Monday, February 29, 2016

How Meditation Changes the Brain and Body, an article from the New York Times

Good morning,

This week we are continuing our "meditation-theme" for our post because we feel that it is so important for overall health and wellness! In a recent article from the New York Times some of the many benefits of meditation are mentioned and how in recent years there hasn't been many scientific studies which can prove those benefits. "This month, however, a study published in Biological Psychiatry brings scientific thoroughness to mindfulness meditation and for the first time shows that, unlike a placebo, it can change the brains of ordinary people and potentially improve their health."

To continue reading about how this study has proven the well-known benefits click here: How Meditation Changes the Brain and Body

Monday, February 22, 2016

Here's How Meditation Reduces Inflammation And Prevents Disease

Good morning!

Today we are sharing an article from The Huffington Post on how regular meditation has been proven to reduce inflammation in our bodies and even help prevent disease! Check it out below:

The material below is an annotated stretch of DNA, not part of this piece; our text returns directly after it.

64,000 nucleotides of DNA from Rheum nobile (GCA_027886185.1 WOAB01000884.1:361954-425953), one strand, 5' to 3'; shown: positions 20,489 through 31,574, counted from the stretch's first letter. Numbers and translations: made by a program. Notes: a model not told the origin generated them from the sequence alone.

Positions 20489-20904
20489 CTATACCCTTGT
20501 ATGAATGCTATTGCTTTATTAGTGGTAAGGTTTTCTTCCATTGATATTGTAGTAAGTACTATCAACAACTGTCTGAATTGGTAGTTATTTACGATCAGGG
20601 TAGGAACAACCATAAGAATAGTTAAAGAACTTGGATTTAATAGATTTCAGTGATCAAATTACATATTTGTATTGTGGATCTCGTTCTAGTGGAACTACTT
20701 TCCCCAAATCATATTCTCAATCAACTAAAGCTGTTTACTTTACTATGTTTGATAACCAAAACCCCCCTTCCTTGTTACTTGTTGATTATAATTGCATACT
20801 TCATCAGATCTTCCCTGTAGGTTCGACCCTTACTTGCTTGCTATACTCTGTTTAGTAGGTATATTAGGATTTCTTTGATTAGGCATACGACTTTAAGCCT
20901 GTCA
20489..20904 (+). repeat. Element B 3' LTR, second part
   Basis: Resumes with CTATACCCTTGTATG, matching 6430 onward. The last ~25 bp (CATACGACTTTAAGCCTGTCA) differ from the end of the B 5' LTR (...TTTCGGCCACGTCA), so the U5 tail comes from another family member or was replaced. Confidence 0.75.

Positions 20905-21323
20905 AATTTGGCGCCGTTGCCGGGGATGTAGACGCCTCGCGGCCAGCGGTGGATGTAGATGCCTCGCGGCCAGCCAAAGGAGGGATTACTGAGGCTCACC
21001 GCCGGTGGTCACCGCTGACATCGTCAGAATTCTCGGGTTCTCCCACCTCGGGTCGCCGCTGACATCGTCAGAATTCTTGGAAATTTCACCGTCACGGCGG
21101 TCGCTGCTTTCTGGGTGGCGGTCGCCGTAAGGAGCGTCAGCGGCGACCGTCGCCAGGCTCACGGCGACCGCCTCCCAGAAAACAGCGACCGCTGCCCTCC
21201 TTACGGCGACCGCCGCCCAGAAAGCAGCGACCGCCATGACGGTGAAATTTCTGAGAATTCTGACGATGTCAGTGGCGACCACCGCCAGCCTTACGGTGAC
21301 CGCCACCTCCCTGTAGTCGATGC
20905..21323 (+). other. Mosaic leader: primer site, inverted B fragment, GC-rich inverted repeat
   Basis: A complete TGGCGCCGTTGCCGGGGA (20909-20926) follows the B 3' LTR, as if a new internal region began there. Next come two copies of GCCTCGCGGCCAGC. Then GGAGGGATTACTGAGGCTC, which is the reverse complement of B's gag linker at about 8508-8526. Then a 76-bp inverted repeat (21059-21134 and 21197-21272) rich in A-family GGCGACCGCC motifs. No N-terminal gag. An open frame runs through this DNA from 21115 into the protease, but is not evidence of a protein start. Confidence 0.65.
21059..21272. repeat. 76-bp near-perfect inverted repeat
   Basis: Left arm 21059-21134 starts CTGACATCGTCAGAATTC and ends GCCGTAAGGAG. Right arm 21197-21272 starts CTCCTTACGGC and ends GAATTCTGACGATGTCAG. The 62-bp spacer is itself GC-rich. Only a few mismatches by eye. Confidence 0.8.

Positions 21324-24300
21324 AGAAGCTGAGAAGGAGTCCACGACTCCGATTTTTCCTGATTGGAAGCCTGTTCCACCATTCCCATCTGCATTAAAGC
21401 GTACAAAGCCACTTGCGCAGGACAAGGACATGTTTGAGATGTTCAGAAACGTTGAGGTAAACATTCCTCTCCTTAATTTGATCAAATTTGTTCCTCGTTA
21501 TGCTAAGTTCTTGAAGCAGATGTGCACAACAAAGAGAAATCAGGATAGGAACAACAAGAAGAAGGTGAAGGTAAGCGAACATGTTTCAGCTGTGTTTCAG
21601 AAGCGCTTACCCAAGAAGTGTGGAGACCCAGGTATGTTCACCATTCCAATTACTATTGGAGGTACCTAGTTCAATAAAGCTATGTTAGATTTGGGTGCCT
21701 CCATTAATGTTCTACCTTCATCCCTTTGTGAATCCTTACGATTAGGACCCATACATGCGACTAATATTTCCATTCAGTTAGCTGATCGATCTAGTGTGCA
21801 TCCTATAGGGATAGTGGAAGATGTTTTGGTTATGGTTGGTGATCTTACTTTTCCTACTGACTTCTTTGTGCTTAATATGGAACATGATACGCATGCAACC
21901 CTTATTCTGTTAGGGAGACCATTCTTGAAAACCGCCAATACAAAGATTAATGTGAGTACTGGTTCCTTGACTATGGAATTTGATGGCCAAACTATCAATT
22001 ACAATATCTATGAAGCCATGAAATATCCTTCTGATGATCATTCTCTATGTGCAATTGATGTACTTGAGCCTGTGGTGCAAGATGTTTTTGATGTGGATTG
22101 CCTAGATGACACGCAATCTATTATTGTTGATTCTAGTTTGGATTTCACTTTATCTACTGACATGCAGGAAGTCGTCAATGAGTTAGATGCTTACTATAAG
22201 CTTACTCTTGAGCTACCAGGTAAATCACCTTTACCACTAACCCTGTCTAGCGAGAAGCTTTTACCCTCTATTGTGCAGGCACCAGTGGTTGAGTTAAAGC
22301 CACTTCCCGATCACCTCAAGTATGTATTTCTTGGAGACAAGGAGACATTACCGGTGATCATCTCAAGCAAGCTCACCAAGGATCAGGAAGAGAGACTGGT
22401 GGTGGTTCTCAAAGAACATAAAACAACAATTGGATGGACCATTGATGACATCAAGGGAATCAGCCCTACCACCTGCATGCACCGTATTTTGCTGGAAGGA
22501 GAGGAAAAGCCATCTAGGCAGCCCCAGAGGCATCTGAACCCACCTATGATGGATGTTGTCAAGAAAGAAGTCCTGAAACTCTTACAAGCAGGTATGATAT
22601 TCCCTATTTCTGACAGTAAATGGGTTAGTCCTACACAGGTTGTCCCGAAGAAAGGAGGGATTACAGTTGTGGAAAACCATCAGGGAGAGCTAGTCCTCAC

Here's How Meditation Reduces Inflammation And Prevents Disease
A new study reveals the neurobiological effects of the practice.
By Carolyn Gregoire
Senior Health & Science Writer, The Huffington Post

Science has shown that mindfulness meditation can have a positive impact on a huge range of health conditions, including cancer, depression and post-traumatic stress disorder. The practice has even been found to slow HIV progression and protect the brain from aging. 

Mindfulness seems to improve nearly every aspect of health -- but how? While mounting research has revealed many of the numerous physical and mental health benefits of mindfulness, little is known of the mechanisms underlying these positive changes.

Now, a new study from Carnegie Mellon University, published on Jan. 29 in the journal Biological Psychiatry, demystifies the neurobiological effects of cultivating a focused awareness on the present moment.

"Many people are skeptical about whether there are helpful aspects of mindfulness meditation practices," Dr. David Creswell, a professor of psychology at the university and the study's lead author, told The Huffington Post. "We show that mindfulness meditation impacts measurable brain circuits more so than helpful relaxation practices, and that these brain circuit changes help us understand how mindfulness meditation improves health."

The researchers found that inflammation seems to be the key factor, as mindfulness reduces it by way of impacting changes in the brain's functional connectivity. 

Monday, February 15, 2016

Can You Change Your Strengths? What to do if you find your strengths disappointing

Good morning!

Today we are sharing an article from about our individual strengths and how we can change them if we truly want to!

Can You Change Your Strengths?
What to do if you find your strengths disappointing.
By Michelle McQuaid 
From Functioning to Flourishing